Country of Origin
United States of America

Type
CRAFT-Rotary Wing

Materials
Fuel tanks - aluminum
Harness - canvas, cloth, steel tube
Rotor - wood
Dimensions
Overall: 60in. (152.4cm)
Other: 156 x 60in. (396.2 x 152.4cm)

Pentecost HX-1 Hoppi-Copter

In the 1940s and early 1950s, several novel designs for strap-on helicopters appeared. If soldiers could take to the air with only the equipment on their back, then they could operate independently of the cumbersome infrastructure necessary to support conventional aircraft and would have unprecedented freedom of movement over short distances. Several engineers attempted to apply newly developed helicopter technology to the idea, with the hope that such products would also have commercial or sport applications. Horace Pentecost was one of the more successful pioneers in this field, but ultimately these fantastic designs did not have enough utility to warrant the safety risks involved in flying such rudimentary aircraft.

The first attempts to develop practical ultra-light helicopters occurred in Austria during World War Two. The Baumgartl Heliofly III and the Nagler-Rolz NR 54 V2 (see NASM collection) both failed as practical models, but the concept did not end there. While working as a Boeing rotary-wing engineer in 1944, Horace Pentecost began to envision one-man helicopters as an alternative to the costly airborne assaults undertaken during World War Two. In his spare time, he began to design a backpack-mounted engine that powered two counter-rotating coaxial rotors. Pentecost felt the design provided an infantryman with the same mobility as a paratrooper but with the ability to select a precise landing zone. He designated this design as the HX-1 Hoppi-Copter because the pilot would simply hop into the air during takeoff. By late 1945, Pentecost completed construction of the design and left Boeing to form Hoppi-Copters, Inc. to work fulltime on testing the HX-1.

The 41 kg (90 lb) "aircraft" consisted of a 20-hp motor that turned the two 3.66 m (12 ft) diameter wooden rotors at 440 rpm. The entire apparatus attached to the pilot with two metal arches that rested on the shoulders. Canvas straps held the assembly in place. The pilot used an over-hanging cyclic stick for directional control and maintained yaw control through a twist grip on the stick, which differentially varied collective pitch between the two rotors. The stick moved vertically to control collective pitch for both rotors. The left shoulder strap held the throttle control.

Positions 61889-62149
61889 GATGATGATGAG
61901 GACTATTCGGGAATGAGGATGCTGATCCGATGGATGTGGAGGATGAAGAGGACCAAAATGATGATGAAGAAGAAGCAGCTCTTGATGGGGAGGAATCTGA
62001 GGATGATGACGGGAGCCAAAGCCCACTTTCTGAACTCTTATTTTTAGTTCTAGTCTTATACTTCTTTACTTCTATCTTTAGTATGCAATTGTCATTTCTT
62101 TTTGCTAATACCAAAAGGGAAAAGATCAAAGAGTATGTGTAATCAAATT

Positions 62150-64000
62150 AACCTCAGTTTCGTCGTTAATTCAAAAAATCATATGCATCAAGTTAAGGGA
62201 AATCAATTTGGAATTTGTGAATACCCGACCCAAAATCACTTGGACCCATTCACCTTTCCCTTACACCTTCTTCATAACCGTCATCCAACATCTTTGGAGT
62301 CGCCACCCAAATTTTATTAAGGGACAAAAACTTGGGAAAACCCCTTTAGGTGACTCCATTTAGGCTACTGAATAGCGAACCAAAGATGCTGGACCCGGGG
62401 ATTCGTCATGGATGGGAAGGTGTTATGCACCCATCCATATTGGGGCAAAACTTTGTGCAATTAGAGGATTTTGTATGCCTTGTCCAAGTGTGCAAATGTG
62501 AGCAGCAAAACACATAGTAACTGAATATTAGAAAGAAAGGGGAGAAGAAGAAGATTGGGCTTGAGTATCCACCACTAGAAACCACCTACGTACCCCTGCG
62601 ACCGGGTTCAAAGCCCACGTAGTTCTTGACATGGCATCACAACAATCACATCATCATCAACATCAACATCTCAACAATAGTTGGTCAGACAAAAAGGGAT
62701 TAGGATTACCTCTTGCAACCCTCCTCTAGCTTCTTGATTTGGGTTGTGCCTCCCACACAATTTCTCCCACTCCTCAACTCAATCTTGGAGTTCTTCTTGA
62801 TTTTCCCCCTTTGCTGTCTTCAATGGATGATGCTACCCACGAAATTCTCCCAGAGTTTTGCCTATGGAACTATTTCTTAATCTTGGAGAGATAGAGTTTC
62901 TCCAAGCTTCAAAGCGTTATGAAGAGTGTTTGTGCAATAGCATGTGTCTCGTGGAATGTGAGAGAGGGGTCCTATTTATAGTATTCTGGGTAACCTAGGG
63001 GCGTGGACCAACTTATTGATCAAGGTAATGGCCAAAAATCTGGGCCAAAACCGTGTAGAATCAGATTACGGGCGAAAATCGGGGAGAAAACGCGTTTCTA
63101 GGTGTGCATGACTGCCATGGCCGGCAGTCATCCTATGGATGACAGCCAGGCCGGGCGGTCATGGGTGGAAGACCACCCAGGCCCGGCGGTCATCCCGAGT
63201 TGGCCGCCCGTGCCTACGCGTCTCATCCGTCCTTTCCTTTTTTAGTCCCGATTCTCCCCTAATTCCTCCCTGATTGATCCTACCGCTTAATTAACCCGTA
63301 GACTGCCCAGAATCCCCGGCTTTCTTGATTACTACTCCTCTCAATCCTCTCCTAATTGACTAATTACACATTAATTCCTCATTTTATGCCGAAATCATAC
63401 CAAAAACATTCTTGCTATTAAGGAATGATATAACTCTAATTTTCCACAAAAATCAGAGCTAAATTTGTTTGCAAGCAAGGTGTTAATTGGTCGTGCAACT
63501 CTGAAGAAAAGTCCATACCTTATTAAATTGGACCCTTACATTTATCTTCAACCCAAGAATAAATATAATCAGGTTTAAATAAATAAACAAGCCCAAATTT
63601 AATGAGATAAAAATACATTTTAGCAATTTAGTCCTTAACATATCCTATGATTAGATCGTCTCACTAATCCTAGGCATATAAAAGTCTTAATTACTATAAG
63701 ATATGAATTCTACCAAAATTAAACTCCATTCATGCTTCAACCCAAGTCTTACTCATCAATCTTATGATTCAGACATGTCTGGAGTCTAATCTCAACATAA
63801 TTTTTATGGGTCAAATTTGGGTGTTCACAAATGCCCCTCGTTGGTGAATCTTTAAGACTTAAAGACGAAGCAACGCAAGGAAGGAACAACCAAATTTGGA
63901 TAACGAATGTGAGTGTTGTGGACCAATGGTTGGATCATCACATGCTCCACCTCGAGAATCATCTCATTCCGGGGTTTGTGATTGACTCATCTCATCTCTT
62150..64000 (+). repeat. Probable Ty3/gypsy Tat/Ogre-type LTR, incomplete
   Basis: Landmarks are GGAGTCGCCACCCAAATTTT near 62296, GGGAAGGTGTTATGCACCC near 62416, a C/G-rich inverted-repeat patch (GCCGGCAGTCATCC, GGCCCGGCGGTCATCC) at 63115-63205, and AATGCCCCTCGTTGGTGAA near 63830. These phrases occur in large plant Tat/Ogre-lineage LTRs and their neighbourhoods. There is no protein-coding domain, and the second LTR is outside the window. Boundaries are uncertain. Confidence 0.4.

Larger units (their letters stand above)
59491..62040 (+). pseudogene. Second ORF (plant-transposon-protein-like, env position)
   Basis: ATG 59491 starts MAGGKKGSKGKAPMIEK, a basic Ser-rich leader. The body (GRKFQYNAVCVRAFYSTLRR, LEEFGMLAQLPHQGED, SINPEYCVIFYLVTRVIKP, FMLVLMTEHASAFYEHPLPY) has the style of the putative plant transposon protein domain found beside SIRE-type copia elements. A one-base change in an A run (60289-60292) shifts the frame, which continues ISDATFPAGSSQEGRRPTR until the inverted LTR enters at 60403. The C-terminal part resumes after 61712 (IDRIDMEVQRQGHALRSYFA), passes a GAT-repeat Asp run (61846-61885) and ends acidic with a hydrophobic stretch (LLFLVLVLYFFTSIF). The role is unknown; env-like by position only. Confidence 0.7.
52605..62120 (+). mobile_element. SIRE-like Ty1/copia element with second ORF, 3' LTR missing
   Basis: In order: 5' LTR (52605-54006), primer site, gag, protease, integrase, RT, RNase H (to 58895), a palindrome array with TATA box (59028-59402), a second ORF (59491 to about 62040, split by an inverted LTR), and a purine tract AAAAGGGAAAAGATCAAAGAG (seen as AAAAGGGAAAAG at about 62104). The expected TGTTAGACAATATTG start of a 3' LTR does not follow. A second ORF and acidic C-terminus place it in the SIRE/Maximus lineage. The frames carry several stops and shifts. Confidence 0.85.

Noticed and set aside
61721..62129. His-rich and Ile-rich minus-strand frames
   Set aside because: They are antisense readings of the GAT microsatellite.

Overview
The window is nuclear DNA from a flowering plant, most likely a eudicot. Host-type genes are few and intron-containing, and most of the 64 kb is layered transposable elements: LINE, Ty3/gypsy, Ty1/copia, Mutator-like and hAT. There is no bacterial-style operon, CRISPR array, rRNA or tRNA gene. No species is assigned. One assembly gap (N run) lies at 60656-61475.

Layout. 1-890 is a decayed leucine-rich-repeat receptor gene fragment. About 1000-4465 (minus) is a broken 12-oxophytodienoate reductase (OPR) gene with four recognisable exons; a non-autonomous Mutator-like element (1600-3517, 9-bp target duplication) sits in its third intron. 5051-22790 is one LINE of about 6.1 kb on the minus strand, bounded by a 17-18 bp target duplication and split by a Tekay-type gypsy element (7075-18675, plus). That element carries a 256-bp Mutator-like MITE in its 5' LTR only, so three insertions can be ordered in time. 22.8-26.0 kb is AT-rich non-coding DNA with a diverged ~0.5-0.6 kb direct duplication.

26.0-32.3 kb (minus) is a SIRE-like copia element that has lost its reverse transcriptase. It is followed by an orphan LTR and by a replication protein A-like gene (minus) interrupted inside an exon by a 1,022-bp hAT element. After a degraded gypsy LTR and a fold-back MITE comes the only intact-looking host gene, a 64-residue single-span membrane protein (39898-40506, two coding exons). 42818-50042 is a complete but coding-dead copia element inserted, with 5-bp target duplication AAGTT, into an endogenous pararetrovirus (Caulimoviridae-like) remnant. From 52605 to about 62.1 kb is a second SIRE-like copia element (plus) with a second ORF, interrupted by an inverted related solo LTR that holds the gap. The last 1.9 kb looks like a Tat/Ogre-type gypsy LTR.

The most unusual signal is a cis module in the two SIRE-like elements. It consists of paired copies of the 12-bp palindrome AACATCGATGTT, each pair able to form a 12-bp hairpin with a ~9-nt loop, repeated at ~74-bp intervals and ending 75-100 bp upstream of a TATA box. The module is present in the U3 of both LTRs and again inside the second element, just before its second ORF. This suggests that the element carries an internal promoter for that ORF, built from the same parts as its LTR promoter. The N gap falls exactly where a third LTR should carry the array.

During initial testing, Pentecost and other "test-pilots" discovered that the backpack arrangement was simply too awkward to handle with the gyroscopic forces of the spinning rotor blades. Combined with the heavy weight of the contraption, the pilot could easily stumble, causing the blades to strike the ground and send potentially lethal splinters in all directions. Pentecost abandoned testing of the HX-1 before it could successfully leave the ground and immediately began redesigning the aircraft with a larger engine and a tricycle landing gear to support the entire weight of the aircraft. On this new model, designated as the 101, the pilot adopted a conventional seated position. By 1949, this Hoppi-Copter design evolved through the 102, 103, and 104 variations. This last design flew well, but like the earlier models, pilots found the controls extremely sensitive. Also, like other ultra-light helicopter projects, disorientation was a significant problem at substantial heights above the ground. Hoppi-Copter pilots did not have any aircraft structure to align with the horizon to provide an adequate visual reference for controlling the aircraft, and the vibration and constant motion of the aircraft rendered their kinesthetic senses useless.

At the time of the Hoppi-Copter tests, the armed services did not share Pentecost's vision of light helicopters as a replacement for traditional paratroops and did not issue any production or research contracts. Hoppi-Copters them began to market their design as a sport aircraft. Just as the company was ready to place the Hoppi-Copter into production, Pentecost's ex-wife forced him out of the company when she managed to become a majority shareholder. The company lay dormant until 1956 when a group of investors took over, with the intention of producing the final evolution of Pentecost's earlier designs, but they could not raise enough money, and the attempt failed. Ironically, by this time the military had finally become interested in ultra-light helicopter projects, such as the Hiller YROE-1 Rotorcycle (see NASM collection). Pentecost started another helicopter company to market a pulsejet-powered design, but it also failed. Hoppi-Copters, Inc. donated the HX-1 to the Smithsonian Institution in 1952.

Rotor Diameter:3.66 m (12 ft)

Height:1.52 m (5 ft)

Weight:Empty, 41 kg (90 lb)

Engine:20 hp

References and Further Reading

Hoppi-Copter curatorial file, Aeronautics Division, National Air and Space Museum

Revised 10/30/01: R.D. Connor